1959 India England 0-0-5 KF Barrington (Eng) 95 750 12.7%
1959-60 Australia Pakistan 2-1-0 R Benaud (Aus) [3] 90 528 17.0%
1959-60 Australia India 2-2-1 RN Harvey (Aus) [2] 92 675** 13.6%
1959-60 England West Indies 1-4-0 GS Sobers (WI)* [3] 129 598 21.6%

ISP: Individual Series Points
TSP: Team Series Points
%age: percentage of total team points contributed by the individual

* Player of the Series on a losing team
** One of the most balanced teams ever; also NCL O’Neill 91, R Benaud 87, AK Davidson 86

No fewer than six players achieved three Player of the Series awards during the period:- Keith Miller, Hugh Tayfield, Peter May, Fazal Mahmood, Richie Benaud and Gary Sobers. Possibly no player was more valuable to his team during the fifties than Fazal Mahmood, the Hero of the Oval, taking honours in India, England and against the West Indies; in the first two series, he was personally responsible for nearly 30% of Pakistan’s team points, taking the series award against India in 1952-3 in what was Pakistan’s first ever Test series, despite finishing on the losing side. South African off-spinner Hugh Tayfield enjoyed a great deal of success against strong Australian and English sides in the mid-’50s. Keith Miller took series awards in three of the first five Test series played by Australia during the decade, and was also top-scoring Aussie during the 1956 Ashes. Peter May scored more than 100 points in four series’, although interestingly none of his series awards were in Ashes series’. Richie Benaud began a run of sparkling form from 1957 onwards, this brilliant all-rounder compiling huge scores against South Africa and England. Gary Sobers started relatively slowly, but the Pakistan series (in which he compiled the then-world record score of 365 not out) saw him really begin his rise to the top, claiming top player awards in three out of the last four West Indies series’ of the decade. The following players achieved two series awards:- Frank Worrell, Alec Bedser, Frank Tyson, Vinoo Mankad, Everton Weekes and Neil Harvey.

(Players generally score more points if a series has more Tests, e.g. top-rated players in a 5-Test series will have substantially more points than top players in a 3-Test series.)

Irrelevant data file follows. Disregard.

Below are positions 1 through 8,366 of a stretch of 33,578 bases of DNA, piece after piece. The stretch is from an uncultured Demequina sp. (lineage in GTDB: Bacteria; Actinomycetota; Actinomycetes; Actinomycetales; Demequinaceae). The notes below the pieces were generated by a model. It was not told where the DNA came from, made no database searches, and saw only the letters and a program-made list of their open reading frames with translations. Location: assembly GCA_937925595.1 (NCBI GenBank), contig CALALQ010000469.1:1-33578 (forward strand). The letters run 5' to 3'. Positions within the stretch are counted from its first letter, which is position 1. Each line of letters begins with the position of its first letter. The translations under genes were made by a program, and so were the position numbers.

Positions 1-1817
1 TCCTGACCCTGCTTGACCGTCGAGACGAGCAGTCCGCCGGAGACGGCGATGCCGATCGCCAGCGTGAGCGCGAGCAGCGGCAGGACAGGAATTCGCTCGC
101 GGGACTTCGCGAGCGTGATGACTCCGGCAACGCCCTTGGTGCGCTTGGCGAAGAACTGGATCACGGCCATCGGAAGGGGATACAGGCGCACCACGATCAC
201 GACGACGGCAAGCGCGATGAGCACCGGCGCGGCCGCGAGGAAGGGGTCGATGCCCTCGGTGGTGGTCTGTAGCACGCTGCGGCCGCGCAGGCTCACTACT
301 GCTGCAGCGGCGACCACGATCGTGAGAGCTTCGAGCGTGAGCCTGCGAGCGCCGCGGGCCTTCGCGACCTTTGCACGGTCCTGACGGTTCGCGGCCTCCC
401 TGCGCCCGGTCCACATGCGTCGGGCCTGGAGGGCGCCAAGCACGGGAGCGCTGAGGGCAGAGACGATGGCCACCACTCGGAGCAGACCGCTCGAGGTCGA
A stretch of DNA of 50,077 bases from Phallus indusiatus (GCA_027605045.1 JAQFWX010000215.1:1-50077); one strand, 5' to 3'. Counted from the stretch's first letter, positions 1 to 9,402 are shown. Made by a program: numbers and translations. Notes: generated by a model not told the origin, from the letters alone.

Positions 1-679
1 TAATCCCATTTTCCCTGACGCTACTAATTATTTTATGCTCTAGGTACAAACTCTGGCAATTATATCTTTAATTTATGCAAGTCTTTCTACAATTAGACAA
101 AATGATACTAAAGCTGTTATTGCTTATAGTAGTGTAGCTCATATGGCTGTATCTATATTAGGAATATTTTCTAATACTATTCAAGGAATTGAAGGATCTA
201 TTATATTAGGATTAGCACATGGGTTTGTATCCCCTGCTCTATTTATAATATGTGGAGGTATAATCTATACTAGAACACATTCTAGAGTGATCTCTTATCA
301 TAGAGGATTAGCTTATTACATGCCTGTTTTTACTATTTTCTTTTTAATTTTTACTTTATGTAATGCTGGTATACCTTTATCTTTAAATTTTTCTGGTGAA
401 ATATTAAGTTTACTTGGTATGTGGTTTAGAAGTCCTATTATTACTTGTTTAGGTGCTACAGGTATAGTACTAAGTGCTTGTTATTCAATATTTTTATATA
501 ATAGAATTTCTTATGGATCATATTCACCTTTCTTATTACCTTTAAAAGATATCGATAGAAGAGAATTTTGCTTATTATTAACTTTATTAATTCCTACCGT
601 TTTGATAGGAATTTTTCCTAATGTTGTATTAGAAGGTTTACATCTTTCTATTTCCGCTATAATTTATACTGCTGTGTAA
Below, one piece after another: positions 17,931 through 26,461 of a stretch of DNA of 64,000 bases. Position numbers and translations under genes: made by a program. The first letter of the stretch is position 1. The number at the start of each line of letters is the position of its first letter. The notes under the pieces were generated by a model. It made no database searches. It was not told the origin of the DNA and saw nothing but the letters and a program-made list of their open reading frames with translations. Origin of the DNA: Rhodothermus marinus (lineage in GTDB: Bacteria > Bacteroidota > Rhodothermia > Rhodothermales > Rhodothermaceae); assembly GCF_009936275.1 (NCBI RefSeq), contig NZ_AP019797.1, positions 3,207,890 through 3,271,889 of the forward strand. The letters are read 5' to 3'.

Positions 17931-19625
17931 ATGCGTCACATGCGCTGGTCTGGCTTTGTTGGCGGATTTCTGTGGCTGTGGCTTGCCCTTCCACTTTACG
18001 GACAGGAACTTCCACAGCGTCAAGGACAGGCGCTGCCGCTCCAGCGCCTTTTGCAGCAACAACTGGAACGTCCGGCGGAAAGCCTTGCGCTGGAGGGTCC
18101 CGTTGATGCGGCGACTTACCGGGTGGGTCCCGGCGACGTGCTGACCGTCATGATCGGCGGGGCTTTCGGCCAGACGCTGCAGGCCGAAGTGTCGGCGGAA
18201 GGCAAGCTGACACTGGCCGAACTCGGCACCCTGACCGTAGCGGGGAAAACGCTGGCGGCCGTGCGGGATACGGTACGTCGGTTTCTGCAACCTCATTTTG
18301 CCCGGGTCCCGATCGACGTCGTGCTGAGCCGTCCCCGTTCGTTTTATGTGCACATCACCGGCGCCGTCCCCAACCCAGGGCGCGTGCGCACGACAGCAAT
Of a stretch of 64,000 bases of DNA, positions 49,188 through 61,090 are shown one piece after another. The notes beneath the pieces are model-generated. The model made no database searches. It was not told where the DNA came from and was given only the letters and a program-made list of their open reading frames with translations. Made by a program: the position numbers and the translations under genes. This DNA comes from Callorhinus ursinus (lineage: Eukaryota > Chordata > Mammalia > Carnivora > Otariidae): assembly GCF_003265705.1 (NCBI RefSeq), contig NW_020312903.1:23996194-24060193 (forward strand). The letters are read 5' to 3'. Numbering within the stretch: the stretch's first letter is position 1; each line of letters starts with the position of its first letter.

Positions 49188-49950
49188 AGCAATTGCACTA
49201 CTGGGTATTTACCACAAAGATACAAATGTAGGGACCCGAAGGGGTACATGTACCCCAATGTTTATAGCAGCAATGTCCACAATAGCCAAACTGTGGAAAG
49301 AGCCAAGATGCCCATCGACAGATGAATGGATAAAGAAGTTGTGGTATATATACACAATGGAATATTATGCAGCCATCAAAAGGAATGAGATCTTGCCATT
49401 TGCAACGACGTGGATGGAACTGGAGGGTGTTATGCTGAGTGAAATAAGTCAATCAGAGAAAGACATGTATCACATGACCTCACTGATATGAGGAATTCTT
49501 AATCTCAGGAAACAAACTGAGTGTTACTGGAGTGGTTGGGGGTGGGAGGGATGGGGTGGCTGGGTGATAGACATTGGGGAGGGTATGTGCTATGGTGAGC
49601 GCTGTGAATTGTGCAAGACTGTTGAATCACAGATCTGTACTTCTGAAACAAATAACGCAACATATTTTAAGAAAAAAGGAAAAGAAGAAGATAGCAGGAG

Test Player Of The Decade – the 1950s

Turning our attention to individual performance throughout the period, here is a list of the top-ranked players in terms of total ISPs for all of the Tests played in the period 1950-59:-

Total ISPs Player Series Matches
898 PBH May (Eng) 16 62
888 R Benaud (Aus) 12 45
818 RN Harvey (Aus) 13 59
759 TE Bailey (Eng) 15 57
647 KR Miller (Aus) 8 37
625 MC Cowdrey (Eng) 11 44
612 R R Lindwall (Aus) 12 44
604 TG Evans (Eng) 17 64
599 L Hutton (Eng) 10 38
596 JB Statham (Eng) 16 50
592 FMM Worrell (WI) 8 33
563 FS Trueman (Eng) 11 36
556 TW Graveney (Eng) 14 48
549 ED Weekes (WI) 9 39
546 JC Laker (Eng) 12 38
531 AK Davidson (Aus) 9 30
531 GS Sobers (WI) 8 32
528 AV Bedser (Eng) 9 28
512 CC McDonald (Aus) 11 39
509 CL Walcott (WI) 7 35

Peter May is just ahead of Richie Benaud, but Benaud played in 17 fewer Tests. Actually England, as usual, played far more Tests (88 in 19 series’) than the other nations – next was Australia with 57/13, then West Indies (53/12), India (47/10), New Zealand (32/10), South Africa (32/7), then Pakistan with 29 Tests in 8 series’. Godfrey Evans played most often during the period, with 64 Tests in 17 series. Neil Harvey played in all but one of the Australian matches, and John Reid (NZ) and Imtiaz Ahmed (Pak) played in every one of their sides’ Tests. Though their era was drawing to a close, the three Ws (Worrell, Weekes and Walcott) still figure in the top 20. Trevor Bailey is best remembered for his four-hour innings of 71 in the 1953 Lord’s Test which saved the match and helped England regain the Ashes after 19 years, but we can see from this table that he was a vital member of the England team of the 1950s.

Levelling the field

Now, let’s look at each player’s points per five-Test series (PP5), i.e. the average number of points the player would have scored in a five-Test series, based on his average points per match multiplied by five (as we did in the previous articles). This gives us a better idea of each player’s level of performance, as it is not based on the number of Tests played – for example, the top 20 based on total ISPs does not include any players from South Africa, even though they were ranked as high as second in 1957.